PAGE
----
US president Donald Trump has renewed his attacks on e-commerce giant Amazon, saying the company is "doing great damage to taxpaying retailers".
Mr Trump tweeted: "Towns, cities and states throughout the U.S. are being hurt - many jobs being lost!"
Amazon is doing great damage to tax paying retailers. Towns, cities and states throughout the U.S. are being hurt - many jobs being lost!— Donald J. Trump (@realDonaldTrump) August 16, 2017
The US president has often criticised the company and CEO Jeff Bezos, who also owns The Washington Post.
Many traditional retailers are closing stores and blaming Amazon for a shift to buying goods online.
However, the company has been hiring thousands of warehouse workers on the spot at job fairs across the US.
Amazon has announced a goal of adding 100,000 full-time workers by the middle of next year.
Mr Trump has in the past tweeted that Amazon was not paying "internet taxes", although it is unclear what he meant by that.
Amazon.com collects state sales taxes in all 45 US states which have a sales tax and the District of Columbia, according to its website.
State governments have sought to capture sales taxes lost to internet retailers, though they have struggled with a 1992 supreme court ruling that retailers must have a physical presence in a state before officials can make them collect sales tax.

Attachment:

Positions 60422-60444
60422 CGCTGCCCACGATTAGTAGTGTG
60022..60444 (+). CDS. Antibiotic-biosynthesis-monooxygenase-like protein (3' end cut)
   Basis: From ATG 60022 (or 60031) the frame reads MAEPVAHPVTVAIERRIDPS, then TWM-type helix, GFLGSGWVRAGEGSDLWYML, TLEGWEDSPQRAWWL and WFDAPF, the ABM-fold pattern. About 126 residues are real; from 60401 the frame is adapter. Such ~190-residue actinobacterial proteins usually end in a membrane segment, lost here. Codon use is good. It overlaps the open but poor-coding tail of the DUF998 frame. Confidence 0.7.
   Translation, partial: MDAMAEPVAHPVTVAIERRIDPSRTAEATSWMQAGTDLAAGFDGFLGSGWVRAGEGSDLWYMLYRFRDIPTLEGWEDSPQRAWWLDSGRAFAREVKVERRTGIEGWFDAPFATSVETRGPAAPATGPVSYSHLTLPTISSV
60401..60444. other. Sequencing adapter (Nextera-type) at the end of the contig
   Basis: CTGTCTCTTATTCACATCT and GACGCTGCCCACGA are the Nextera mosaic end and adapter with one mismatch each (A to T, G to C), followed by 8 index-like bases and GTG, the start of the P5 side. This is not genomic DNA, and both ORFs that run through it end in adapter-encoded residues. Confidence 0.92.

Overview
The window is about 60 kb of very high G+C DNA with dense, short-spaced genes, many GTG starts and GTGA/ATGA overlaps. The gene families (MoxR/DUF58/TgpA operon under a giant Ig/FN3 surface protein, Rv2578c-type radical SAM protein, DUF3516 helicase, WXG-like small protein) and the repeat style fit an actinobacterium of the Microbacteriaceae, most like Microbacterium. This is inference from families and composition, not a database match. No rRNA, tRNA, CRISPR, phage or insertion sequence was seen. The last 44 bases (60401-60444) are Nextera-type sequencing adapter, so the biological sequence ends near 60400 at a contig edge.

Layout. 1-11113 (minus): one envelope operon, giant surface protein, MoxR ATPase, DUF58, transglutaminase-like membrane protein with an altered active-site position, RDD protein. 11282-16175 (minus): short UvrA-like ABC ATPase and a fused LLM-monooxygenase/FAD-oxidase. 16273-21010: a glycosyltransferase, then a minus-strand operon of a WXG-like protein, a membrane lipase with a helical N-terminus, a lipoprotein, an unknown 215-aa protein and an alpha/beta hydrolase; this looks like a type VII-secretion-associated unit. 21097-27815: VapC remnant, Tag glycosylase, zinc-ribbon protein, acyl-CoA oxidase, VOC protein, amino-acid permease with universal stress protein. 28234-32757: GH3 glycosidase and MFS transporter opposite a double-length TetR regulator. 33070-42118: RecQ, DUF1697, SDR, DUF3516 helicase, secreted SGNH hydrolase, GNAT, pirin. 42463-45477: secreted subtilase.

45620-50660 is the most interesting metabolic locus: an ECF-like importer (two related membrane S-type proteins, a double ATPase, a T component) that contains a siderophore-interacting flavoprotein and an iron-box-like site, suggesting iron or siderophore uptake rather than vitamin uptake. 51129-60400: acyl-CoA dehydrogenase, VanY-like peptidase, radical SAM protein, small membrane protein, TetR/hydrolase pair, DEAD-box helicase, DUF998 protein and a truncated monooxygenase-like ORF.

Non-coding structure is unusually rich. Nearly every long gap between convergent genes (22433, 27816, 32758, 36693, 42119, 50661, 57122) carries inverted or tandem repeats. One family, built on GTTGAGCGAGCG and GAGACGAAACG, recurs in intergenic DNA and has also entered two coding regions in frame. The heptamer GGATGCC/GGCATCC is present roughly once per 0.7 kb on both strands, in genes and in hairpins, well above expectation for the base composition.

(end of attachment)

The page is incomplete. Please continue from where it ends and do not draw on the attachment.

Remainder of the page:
The issue arose recently in South Carolina, which has pursued legal action to recoup tax revenue it says it is owed.
This summer, the state department of revenue filed a case with the Administrative Law Court, alleging that Amazon had failed to collect taxes on third-party merchant sales.
Third-party merchant sales involve items that can be bought on Amazon.com, but the company acts solely as a middle man between buyers and sellers.
Amazon processes the payments and offers other support to the parties involved.
The state claims that Amazon owes the state $12.5m in taxes, penalties and interest from first quarter of last year alone, according to the complaint obtained by The Associated Press.
For years, the Seattle company fought against collecting sales taxes from its customers.
According to the National Conference of State Legislatures, South Carolina was among 10 states that initially gave Amazon a temporary tax reprieve in exchange for jobs and investment, voting in 2011 to give the company until the beginning of 2016 before the state levied taxes.
According to the conference, that deal made South Carolina the last state to collect among those where officials cut similar deals with Amazon.
The company promised to create at least 2,000 full-time jobs and invest $125m by December 31 2013. It opened two distribution centres in the state.
Amazon did not immediately respond to an emailed request for comment.